11 October 2016

New eggs

Maxim Russo, Political scientist.<url>, based on The Guardian: Evidence suggests women's ovaries can grow new eggs

An unexpected message was made by a group of scientists from the University of Edinburgh. If it is confirmed, it will overturn the established ideas about the development of germ cells in the human body. Researchers claim to have discovered the ability of adult women's ovaries to produce new eggs. This effect occurs when certain drugs are used, which are usually used to treat lymphoma.

According to modern concepts, all eggs are formed in the body of a woman even in the embryonic period of development. Their precursors are the primary germ cells (gonocytes). They develop in the yolk sac, an embryonic organ that works in humans until the end of the first trimester of pregnancy, and then is reduced. During embryo development, gonocytes leave the yolk sac and travel through the entire embryo to where the sex glands begin to form. Gonocytes that enter the ovaries give rise to oocytes – future eggs, and those that enter the testes – spermatozoa. In the ovaries of the embryo, oocytes divide intensively, and after birth, cell division no longer occurs, the oocytes only grow and mature. Thus, in the body of a born woman, there is a very large (hundreds of thousands), but still a limited number of future eggs.

Therefore, Professor Evelyn Telfer and her staff were very surprised by the results of their research. They studied the development of eggs in the body of women with cancer during chemotherapy. The researchers set out to find out why the ABVD drug complex used in the treatment of Hodgkin's lymphomas, unlike many similar drugs, does not cause fertility problems in patients.

To answer this question, they took ovarian biopsies from women undergoing such treatment. The study involved eight patients who received ABVD drugs, three women whose course of treatment was based on a different scheme (OEPA-COPDAC), as well as ten healthy women. When studying the drugs, it turned out that the number of oocytes in them is significantly (from two to four times) more than in healthy women of the same age. Evelyn Telfer tells The Guardian: "It was something wonderful and completely unexpected for us. New eggs appear to be forming in the tissues. It was considered a dogma that there is a fixed number of eggs in human ovaries and no new ones can be formed throughout life."

Preparation of ovarian tissue of a woman who underwent chemotherapy under the ABVD scheme,
(top left) contains more follicles,
in each of which there is an oocyte,
than other women's fabrics.

If the discovery is confirmed, it will give doctors a new method of treating female infertility. But Evelyn Telfer believes that it is too early to talk about its use in infertility treatment clinics. According to her, the functioning of the ovaries has not been studied enough, so first fundamental science should understand the effect of the drug and only then it will become clear whether it can be used in clinical practice.

The message about the effect discovered by Edinburgh scientists was met by other experts with delight, to which a fair amount of skepticism was mixed. "I think that these data, as well as the identification of the mechanisms involved, can pave the way for the development of new methods of infertility treatment or prolong the duration of the reproductive period of women by replenishing the ovaries with new follicles," says Kenny Wallberg, senior consultant at Karolinska University Hospital in Stockholm. "This suggests that the ovary is indeed a more complex and versatile organ than we were taught, and it has the ability to renew itself." Others, including David Albertini, director of the laboratory of the Center for Human Reproduction in New York, are less convinced of the reality of the appearance of new eggs. "To be honest, I think there are too many other ways to explain the results, and the production of new oocytes is just one of them."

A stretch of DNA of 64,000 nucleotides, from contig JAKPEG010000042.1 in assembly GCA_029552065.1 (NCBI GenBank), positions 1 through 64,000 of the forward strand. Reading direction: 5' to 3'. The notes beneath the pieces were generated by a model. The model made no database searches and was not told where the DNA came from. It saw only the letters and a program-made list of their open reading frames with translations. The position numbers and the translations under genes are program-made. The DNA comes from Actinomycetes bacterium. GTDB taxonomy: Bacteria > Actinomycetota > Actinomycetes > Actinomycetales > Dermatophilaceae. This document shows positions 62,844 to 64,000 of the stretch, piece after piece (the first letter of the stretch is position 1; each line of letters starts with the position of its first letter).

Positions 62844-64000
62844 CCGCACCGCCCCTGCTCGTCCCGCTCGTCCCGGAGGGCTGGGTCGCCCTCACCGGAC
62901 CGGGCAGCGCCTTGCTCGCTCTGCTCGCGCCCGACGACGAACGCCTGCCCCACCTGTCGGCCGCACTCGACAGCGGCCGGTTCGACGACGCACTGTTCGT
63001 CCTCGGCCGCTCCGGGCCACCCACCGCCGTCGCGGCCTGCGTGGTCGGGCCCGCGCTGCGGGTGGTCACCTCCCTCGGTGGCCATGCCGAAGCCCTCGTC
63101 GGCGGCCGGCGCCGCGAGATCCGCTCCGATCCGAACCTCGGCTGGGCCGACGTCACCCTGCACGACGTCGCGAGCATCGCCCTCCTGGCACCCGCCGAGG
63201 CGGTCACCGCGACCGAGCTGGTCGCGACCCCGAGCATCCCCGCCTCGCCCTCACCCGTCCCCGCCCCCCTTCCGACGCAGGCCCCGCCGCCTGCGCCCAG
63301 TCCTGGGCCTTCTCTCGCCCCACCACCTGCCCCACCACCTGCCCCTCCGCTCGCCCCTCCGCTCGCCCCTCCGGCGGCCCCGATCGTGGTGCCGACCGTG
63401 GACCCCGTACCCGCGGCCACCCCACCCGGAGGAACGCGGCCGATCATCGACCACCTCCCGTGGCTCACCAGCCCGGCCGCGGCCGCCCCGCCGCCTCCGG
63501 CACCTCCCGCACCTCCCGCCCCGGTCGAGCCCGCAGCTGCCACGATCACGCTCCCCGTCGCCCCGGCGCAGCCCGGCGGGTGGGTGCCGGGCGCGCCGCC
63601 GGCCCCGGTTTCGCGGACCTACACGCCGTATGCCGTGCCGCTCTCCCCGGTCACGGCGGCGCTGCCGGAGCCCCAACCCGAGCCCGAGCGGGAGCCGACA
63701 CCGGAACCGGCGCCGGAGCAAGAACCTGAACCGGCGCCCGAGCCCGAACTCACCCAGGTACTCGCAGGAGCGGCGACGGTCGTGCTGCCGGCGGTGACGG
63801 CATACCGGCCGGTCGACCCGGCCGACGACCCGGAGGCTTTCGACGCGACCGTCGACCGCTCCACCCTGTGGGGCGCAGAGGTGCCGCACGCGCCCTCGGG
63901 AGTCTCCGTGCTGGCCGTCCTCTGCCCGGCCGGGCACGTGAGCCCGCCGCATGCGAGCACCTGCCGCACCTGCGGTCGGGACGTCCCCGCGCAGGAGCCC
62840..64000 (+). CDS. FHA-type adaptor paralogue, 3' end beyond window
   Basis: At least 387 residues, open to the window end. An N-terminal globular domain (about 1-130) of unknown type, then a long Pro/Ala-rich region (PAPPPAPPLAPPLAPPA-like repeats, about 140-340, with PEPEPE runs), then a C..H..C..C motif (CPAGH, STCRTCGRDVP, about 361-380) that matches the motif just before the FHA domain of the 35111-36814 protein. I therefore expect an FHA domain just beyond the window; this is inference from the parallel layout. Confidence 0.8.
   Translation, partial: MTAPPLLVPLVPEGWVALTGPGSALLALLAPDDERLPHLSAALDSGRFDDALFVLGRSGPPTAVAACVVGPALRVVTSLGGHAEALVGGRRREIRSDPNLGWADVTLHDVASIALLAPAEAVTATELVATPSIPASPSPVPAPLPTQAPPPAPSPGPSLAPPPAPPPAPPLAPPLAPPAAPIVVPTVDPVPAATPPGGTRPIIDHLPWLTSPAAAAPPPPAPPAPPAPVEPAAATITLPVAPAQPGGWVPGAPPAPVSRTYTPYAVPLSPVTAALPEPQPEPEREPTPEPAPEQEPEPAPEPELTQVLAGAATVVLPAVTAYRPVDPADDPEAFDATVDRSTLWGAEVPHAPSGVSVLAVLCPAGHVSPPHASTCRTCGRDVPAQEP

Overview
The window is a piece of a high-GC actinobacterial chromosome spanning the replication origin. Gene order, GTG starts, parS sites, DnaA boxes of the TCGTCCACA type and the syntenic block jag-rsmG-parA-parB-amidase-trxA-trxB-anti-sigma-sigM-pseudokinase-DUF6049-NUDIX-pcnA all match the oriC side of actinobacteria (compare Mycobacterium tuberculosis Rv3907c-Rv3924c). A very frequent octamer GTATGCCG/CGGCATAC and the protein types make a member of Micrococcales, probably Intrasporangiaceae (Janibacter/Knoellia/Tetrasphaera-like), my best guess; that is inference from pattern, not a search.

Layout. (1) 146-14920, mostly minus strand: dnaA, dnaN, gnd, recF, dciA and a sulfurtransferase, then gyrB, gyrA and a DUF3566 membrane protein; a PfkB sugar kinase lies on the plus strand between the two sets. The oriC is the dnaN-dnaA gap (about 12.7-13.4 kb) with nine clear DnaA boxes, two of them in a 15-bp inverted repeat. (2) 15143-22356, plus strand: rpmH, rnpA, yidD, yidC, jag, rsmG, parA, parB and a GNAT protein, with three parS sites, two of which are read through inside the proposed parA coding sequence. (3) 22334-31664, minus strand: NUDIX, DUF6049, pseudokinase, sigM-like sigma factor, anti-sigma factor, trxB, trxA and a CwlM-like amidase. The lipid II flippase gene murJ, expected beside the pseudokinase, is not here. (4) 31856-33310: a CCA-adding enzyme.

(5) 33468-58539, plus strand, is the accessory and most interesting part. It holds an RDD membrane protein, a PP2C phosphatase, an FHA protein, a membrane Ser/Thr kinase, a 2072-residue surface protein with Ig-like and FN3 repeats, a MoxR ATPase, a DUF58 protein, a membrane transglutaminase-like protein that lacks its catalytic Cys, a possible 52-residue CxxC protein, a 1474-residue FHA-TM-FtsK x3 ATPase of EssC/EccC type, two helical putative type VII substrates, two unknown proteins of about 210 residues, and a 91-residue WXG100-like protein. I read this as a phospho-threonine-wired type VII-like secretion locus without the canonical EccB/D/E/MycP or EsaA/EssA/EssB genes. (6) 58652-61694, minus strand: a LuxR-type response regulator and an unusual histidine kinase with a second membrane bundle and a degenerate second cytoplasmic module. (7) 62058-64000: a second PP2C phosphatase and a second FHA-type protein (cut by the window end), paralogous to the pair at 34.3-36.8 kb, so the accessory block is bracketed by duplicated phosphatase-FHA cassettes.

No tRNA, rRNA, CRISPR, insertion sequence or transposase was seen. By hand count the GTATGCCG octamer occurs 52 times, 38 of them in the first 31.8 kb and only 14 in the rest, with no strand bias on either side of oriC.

Albertini says that oocytes could already be contained in the ovaries and appear on the surface due to the reaction of the tissue to the drug. Also, the effect of the drug could lead to damage to the follicles and splitting them in half. In this case, the oocytes contained in the follicles did not multiply. According to Albertini, it is necessary, firstly, to make sure that the Edinburgh results are reproducible, and, secondly, to find an explanation for them.

Telfer and her colleagues claim that the formation of new oocytes seems to them the most likely explanation, since the cells found in the tissues of patients undergoing ABVD therapy look younger than normal oocytes. They are more like oocytes that have not yet reached maturity in the ovaries of girls.

Earlier, Evelyn Telfer's group discovered stem cells in the ovaries, which theoretically can serve as a source of new oocytes. But even this discovery is doubtful among a number of colleagues. At the moment, the only thing that Telfer and skeptics agree on is the conviction that it is too early to talk about using such a method to treat infertility.

The results of the Edinburgh scientists' research were presented for the first time in July at the annual conference The European Society of Human Reproduction and Embryology (ABVD chemotherapy for lymphoma affects number and morphology of primordial follicles in the adolescent and adult ovary), and are currently being reviewed before publication in a scientific journal.

Portal "Eternal youth" http://vechnayamolodost.ru  11.10.2016

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